Coronavirus: Nearly half of Scots want ban on English tourists unless they quarantine, poll suggests

SNP voters most keen on restrictions to stop English tourists crossing border freely, survey finds

Adam Forrest
Friday 14 August 2020 16:00
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A pro-independence demonstrator holds a flag as she welcomes chancellor Rishi Sunak to Scotland
A pro-independence demonstrator holds a flag as she welcomes chancellor Rishi Sunak to Scotland

Nearly half of Scots believe that English tourists should not be allowed over the border unless they go into quarantine, according to a YouGov poll.

The survey found 47 per cent of people in Scotland wanted travellers from England only to be allowed to enter the country if they undergo a period of self-isolation.

The research revealed significant differences in attitudes about tourists coming into the country during the coronavirus pandemic, depending on political persuasion.

More than half (54 per cent) of SNP voters surveyed said they did not want English tourists to be able cross the border freely, compared to 37 per cent of Scottish Labour voters, and 19 per cent of those who voted for the Conservatives at the 2019 election.

Just over one-third (34 per cent) of SNP voters supported the current system of allowing English tourists in without requiring them to quarantine, as opposed to 49 per cent of Labour voters and 65 per cent of Tory voters.

The poll was carried out a week after a small group of Scottish independence campaigners staged a protest at the border calling for people from England to be banned from entering or for a mandatory quarantine period to be imposed.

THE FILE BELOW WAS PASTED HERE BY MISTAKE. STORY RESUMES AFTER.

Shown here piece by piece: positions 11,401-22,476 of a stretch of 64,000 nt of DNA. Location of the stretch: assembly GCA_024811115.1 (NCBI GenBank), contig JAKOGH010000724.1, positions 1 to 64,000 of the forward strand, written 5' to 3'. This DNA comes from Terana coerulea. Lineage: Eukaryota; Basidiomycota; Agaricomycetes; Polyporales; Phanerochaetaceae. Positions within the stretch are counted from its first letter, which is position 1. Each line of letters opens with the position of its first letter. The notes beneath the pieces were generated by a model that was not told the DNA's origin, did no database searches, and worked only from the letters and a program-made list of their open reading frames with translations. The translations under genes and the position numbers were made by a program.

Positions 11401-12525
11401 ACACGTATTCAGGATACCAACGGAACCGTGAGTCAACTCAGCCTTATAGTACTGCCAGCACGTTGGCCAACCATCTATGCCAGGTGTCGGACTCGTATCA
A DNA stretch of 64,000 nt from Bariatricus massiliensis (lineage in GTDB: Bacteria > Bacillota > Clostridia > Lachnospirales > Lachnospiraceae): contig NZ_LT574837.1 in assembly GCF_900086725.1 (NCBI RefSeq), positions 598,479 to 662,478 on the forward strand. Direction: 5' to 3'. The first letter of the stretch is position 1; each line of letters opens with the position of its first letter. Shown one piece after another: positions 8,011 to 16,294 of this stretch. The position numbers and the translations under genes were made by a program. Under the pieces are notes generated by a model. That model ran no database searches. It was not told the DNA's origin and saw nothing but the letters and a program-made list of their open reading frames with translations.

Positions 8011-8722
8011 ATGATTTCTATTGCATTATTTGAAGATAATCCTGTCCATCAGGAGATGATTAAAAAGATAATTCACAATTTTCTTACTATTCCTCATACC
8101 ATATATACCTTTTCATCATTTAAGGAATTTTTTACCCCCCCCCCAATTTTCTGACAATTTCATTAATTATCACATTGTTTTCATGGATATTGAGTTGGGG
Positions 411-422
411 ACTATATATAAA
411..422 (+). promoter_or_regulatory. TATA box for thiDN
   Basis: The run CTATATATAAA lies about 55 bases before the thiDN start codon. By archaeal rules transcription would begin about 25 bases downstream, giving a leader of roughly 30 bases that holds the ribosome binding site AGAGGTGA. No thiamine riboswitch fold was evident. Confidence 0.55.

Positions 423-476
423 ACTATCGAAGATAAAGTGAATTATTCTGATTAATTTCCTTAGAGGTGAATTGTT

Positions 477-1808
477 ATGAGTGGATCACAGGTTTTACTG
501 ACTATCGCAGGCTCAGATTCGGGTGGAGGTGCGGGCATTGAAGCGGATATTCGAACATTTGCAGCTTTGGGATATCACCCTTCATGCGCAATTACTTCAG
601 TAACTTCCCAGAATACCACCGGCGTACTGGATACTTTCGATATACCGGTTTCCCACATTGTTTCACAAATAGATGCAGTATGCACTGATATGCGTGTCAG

Independence-supporting Yes voters from the 2014 referendum opposed letting in English tourists by 52 per cent to 36 per cent, while No voters support allowing English tourists into Scotland by 55 per cent to 30 per cent.

First minister Nicola Sturgeon has stopped short of bringing in any quarantine policy for England visitors, but she advised Scots not to travel to parts of northern England placed under restrictions by the UK government on 31 July following local spikes in Covid-19 infections.

Her Holyrood administration said only “essential travel” to those areas should take place.

Scots were less likely to object to visitors from other parts of the UK, with 29 per cent opposed to people coming from Wales and 28 per cent of respondents wanting to block tourists from Northern Ireland.

Support for tourists from the Republic of Ireland also outweighed opposition, by 53 per cent to 31 per cent. Just 10 per cent of Scots supported allowing US tourists into Scotland without having to quarantine, contrasted with 81 per cent against the idea.

Welsh people were slightly more willing than Scots to accept travellers from England, with 37 per cent wanting them to stay away compared to 50 per cent who would welcome them.

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